CAMEROTA: It doesn't sound like it was a tough decision for you to sign onto that letter.

MESTRICH: Really, an easy decision, quite frankly, when 95 percent of the people in this country want background checks.

Our customers are clamoring for it. They want us to take action. They want us to do something. One of the easiest decisions I've ever made.

CAMEROTA: Who came to you? How did this come to pass that this letter came?

MESTRICH: The folks at Everytown for Gun Safety were really the ones who organized this and really helped out by Levi Strauss, one of the key companies organizing this.


A lot of companies have stood up and said CEOs have a voice in this -- in this debate and asked us to sign onto it and we agreed to add our voice.

CAMEROTA: There are some notable omissions in terms of big CEOs -- well-known brands -- that did not sign onto the letter. Just a few -- Apple, Facebook, Google, JPMorgan, Wells Fargo. Why wouldn't they, do you think?

MESTRICH: I can't really speak to why other companies didn't sign onto the letter. But I know that our customers think that this is an important issue.

I know that we need to take action in this country. I know that there's things that we can do today that the House has already taken action on, that the Senate can take action on tomorrow. It's time to stand up for things.

If some companies don't want to sign onto the letter that's their decision, but our company was proud to be part of the debate.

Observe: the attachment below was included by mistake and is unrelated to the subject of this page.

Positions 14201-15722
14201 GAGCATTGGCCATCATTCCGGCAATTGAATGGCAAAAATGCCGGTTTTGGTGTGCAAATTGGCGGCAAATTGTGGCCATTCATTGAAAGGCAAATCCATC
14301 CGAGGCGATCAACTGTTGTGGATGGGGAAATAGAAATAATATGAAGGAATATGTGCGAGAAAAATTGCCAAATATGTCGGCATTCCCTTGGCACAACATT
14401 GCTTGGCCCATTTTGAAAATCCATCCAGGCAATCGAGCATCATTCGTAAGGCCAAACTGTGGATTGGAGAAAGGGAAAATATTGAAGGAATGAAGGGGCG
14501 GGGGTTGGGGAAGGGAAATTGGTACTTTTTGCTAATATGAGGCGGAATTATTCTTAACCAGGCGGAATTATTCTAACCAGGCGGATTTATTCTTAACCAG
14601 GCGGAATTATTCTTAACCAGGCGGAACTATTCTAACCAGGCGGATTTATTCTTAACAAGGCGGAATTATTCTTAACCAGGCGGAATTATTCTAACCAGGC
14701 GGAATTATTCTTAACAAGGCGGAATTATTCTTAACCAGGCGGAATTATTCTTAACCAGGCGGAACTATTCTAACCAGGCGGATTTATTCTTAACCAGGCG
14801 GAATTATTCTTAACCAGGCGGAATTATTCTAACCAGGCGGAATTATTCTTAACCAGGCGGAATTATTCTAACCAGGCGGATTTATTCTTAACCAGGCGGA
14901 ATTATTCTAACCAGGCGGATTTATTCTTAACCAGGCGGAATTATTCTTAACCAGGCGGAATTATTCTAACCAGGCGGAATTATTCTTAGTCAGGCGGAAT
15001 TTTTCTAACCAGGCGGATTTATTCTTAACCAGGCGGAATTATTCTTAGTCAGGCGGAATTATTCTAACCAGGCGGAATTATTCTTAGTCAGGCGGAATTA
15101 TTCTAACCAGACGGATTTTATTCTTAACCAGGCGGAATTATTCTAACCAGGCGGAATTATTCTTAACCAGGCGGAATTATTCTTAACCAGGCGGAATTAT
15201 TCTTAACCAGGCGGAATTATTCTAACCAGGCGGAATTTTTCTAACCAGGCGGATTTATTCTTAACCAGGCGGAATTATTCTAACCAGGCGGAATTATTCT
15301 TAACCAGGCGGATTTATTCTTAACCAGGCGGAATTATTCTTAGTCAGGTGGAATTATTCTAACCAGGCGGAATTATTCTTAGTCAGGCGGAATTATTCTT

CAMEROTA: What does it tell you that it is business leaders that are taking this mantle? That CEOs are doing this and clamoring for this and publicly taking this stance when the Senate -- primarily, the Republicans in the Senate -- won't do anything. MESTRICH: I think it's a sad commentary on where the state of government and the country is really today that we are so tied up and completely incapable of taking action on some of the most important issues of the day.

We have a public health crisis. We have a gun crisis in this country. We look crazy compared to everybody else in the world and we can't do something about it? It's a real commentary on government.

And anybody who has a bully pulpit and has a voice should stand up in this country and say it's time to take action.

CAMEROTA: School shootings and mass shootings have been going on for a woefully long time in this country. Columbine was a long time ago.

Why this week? What happened this week that made you want to send this letter?

MESTRICH: I'm a father of three kids. My wife's a public school teacher. They now have gun safety drills in school every day. That should be enough to get us to take action.

But when a man can walk down the street of Dayton, Ohio and kill 29 people -- or kill nine people in 29 seconds, we can't be silent anymore. We have to stand up and say it's time to act now.

CAMEROTA: Are we at a tipping point because look, we've been here before in terms of after Newtown, everybody said obviously, something will change? You can't have kindergartners slaughtered in their classroom. But then, nothing did happen.

Do you feel something's different today?

MESTRICH: It does feel different. Unfortunately, it's maybe because so many things happen to close together with one another that it feels like it's time to take action.

But last night in the debate, the issue was front and center. CEOs standing -- 150 CEOs signing onto a letter is something that we've never seen before. Ninety-plus percent of people clamoring for background checks. It feels like maybe we have a moment where we can do something and actually change the -- change what happens on this issue in this country.